Currently residing on Vancouver Island, but originally from Burlington, Ontario, video artist Kelly Richardson makes work that revolves around the installation of ethereal moving image pictures. Capturing videos and producing images through high technology cameras and programs, her installations depict scenes of the world’s land––forests, lakes, and skies––to elusive imagery of what lives beyond the earth––the moon, other worldly environments, and the future potentials of life. Richardson completed a Bachelor of Fine Arts at Ontario College of Art and Design in Toronto as well as an MFA in Media Arts at Nova Scotia College of Art and Design in Halifax and New Castle University in North East England. In 2017, she became a professor at the University of Victoria where she still teaches in the Department of Visual Arts.

Pillars of Dawn (I), image courtesy of Marta Blog

Richardson’s art encourages people to look more closely at elements of nature, ecosystems, and human relationships with the planets’ diverse environments––asking individuals, in a magical and beautiful manner, to reflect on how they can make substantive change in the way that they interact with the planet. She has articulated that, “Art has the ability to engage people on an emotional level.” Through her work, Richardson entrances the emotions of her viewers, believing that, “People act when their emotions are triggered and that’s where art can come in,” to help inspire real efforts towards sustainable change for the planet’s health and sake. This is precisely the emotional engagement policymakers and activists try to attract the public with in order to put the United Nations Sustainable Development Goals (SDGs), especially goals 13, 14 and 15 on Climate Action, Life Below Water and Life on Land, into action and create a world where humans and nature coexist.

The Orion Tide, 2013-2014, image courtesy of Musée D’art de Joliette

In a 2011 exhibition review for Canadian Art, Shannon Anderson expresses that, “Time after time, Kelly Richardson’s videos feature intensely beautiful landscapes interrupted by a disquieting presence that shifts everything toward the hyperreal.” Richardson’s works teeter between representations of fiction and reality.  She regularly combines the aesthetics of documentary cinema and science fiction films and believes that as a creative genre, science fiction allows humans to imagine what the future of life on earth might be like. Her 2010 three-channel video installation, The Erudition, for example, depicts real scenic views “set in the Alberta Badlands,” alongside “a gathering of holographic trees.” Richardson describes The Erudition as “a lunar-esque looking landscape with what appears to be an unlikely monument or proposal, consisting of holographic trees blowing in fictional wind. Is this slightly malfunctioning display a forgotten site for proposed colonization? Better yet, is this some kind of alien artwork?”

Kelly Richardson, “The Erudition,” 2010. Installation view (NGCA UK3 screen 48 x 9 HD video with sound, 20 min. loop; courtesy the artist and Birch Contemporary) image courtesy of Colin Davison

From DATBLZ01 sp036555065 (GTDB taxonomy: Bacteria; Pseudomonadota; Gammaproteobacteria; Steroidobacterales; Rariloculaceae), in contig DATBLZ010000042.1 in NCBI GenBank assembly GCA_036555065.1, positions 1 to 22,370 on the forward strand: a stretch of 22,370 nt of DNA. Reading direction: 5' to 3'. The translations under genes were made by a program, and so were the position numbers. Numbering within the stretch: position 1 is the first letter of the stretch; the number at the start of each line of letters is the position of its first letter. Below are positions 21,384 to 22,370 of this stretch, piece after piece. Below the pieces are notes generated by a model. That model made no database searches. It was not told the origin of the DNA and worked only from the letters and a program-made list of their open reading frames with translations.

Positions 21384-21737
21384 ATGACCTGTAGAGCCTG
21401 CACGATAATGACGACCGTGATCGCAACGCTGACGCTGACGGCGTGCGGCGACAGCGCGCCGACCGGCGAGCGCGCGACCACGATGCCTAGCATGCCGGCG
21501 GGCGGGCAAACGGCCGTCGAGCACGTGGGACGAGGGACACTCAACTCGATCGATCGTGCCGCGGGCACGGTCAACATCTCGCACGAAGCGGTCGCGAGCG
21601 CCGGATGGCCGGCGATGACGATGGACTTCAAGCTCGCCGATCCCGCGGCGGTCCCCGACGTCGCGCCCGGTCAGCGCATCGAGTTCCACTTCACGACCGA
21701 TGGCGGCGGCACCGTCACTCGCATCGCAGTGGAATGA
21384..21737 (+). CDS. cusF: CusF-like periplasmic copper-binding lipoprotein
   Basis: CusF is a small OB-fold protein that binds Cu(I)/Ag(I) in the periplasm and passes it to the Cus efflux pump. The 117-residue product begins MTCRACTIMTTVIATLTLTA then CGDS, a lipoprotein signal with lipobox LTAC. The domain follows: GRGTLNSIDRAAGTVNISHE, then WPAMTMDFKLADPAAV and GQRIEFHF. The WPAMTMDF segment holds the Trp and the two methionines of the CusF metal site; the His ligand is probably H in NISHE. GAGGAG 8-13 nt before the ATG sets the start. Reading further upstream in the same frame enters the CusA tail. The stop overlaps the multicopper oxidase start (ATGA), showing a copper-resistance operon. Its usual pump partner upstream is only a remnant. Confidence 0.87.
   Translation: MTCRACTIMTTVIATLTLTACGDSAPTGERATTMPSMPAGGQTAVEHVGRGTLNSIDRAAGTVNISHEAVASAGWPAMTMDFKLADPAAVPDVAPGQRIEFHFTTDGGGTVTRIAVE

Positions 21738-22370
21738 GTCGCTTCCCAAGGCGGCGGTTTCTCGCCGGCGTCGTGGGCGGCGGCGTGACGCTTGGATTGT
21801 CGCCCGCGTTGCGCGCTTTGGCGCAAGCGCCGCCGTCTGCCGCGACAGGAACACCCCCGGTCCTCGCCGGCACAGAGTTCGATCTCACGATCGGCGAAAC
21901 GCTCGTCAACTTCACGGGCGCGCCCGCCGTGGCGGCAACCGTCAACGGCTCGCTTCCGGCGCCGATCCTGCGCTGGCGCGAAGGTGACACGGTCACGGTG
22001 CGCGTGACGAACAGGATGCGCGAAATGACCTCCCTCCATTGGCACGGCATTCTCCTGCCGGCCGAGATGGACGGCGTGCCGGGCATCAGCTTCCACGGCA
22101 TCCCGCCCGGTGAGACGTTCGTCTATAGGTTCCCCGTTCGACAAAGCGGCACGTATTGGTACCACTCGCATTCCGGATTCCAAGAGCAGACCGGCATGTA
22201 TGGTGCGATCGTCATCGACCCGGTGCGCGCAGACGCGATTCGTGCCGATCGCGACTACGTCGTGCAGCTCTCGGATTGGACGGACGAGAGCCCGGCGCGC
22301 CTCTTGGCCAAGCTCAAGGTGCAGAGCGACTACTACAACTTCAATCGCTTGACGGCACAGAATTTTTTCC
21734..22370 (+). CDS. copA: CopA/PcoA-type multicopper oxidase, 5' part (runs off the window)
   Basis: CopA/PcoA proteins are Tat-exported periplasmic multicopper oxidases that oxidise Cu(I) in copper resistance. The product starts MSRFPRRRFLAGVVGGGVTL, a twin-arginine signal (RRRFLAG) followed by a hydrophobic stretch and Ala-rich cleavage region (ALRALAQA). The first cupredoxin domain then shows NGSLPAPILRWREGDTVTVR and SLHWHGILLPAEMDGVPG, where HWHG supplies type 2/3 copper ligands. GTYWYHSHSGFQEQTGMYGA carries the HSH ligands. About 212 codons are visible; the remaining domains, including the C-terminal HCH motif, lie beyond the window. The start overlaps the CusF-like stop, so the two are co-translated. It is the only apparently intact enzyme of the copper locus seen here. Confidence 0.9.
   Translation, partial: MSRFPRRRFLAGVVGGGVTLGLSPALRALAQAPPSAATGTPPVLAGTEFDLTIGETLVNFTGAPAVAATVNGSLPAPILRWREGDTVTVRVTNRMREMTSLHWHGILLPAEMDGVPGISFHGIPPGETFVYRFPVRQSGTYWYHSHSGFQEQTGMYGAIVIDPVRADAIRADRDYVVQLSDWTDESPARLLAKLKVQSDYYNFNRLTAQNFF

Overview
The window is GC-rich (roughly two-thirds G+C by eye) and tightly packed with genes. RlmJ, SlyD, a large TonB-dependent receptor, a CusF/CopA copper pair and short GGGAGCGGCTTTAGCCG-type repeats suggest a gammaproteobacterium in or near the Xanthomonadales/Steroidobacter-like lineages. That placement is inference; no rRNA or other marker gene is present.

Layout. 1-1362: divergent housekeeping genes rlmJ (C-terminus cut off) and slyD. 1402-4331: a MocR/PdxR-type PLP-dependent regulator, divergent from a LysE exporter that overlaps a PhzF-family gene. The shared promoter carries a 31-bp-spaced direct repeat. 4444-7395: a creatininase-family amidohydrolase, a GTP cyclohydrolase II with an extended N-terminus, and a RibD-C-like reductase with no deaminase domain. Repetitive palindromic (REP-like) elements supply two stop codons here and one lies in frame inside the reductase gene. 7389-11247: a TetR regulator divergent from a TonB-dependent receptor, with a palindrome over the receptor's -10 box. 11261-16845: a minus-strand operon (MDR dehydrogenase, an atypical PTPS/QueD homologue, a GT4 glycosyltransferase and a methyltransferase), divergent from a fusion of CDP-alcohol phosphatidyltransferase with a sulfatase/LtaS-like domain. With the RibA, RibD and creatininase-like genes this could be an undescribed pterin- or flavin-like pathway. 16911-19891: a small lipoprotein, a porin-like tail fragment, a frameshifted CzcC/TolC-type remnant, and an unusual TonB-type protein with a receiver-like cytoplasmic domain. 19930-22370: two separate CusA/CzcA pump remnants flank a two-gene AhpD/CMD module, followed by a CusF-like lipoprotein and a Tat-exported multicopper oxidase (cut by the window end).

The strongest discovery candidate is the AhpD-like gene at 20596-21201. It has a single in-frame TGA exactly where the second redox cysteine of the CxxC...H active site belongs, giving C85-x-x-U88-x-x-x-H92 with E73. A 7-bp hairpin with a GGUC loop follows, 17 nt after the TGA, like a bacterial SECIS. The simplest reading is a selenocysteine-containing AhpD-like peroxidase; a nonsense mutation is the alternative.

Richardson’s recent video work, Embers and the Giants (2019) “is an IMAX commission,” that was filmed with  2 out of 7 of the world’s IMAX cameras. Around the time of Richardson’s shoot, various IMAX cameras were used to film movies like Wonder Woman and Avengers. IMAX cameras are a Canadian large-format invention which record video and image with “huge dynamic range and a spectacular color rendition.”  Embers and the Giants chronicles “a complex old-growth rainforest here on Vancouver Island,” located on the territory of the Pacheedaht First Nation, who granted Richardson, and her crew, permission to explore and film the land.

As Richardson describes concerning Embers and the Giants, “In the forest appears to be thousands of floating embers of light.” While watching, a viewer “might assume that they are looking at fireflies, but as they watch, they notice that something is not quite right…” They soon realize that “Perhaps they are looking at thousands of tiny drones.” In this work, Richardson aims to imply that there may come a “time in the future when we have to amplify the spectacle of nature…artificially, in order to convince the public of its worth.” In real life, areas like this land and other lands around Vancouver Island are popular tourist destinations and old-growth trees “are remnants of industrial logging.  For Richardson, the film raises a question that touches a core of SDG 15 concerning Life on Land; “in light of the terrifying fallout of continued, large-scale biodiversity loss worldwide, when are vital ecosystems worthy of preservation?”

As a whole, Richardson’s evocative and compelling practice puts forth the idea that we don’t know what our future will look like given the current rate of environmental change and destruction happening on our planet. She expresses, “What I want people to take away from this world, along with all of my work, is an appreciation for where we are heading and why.”

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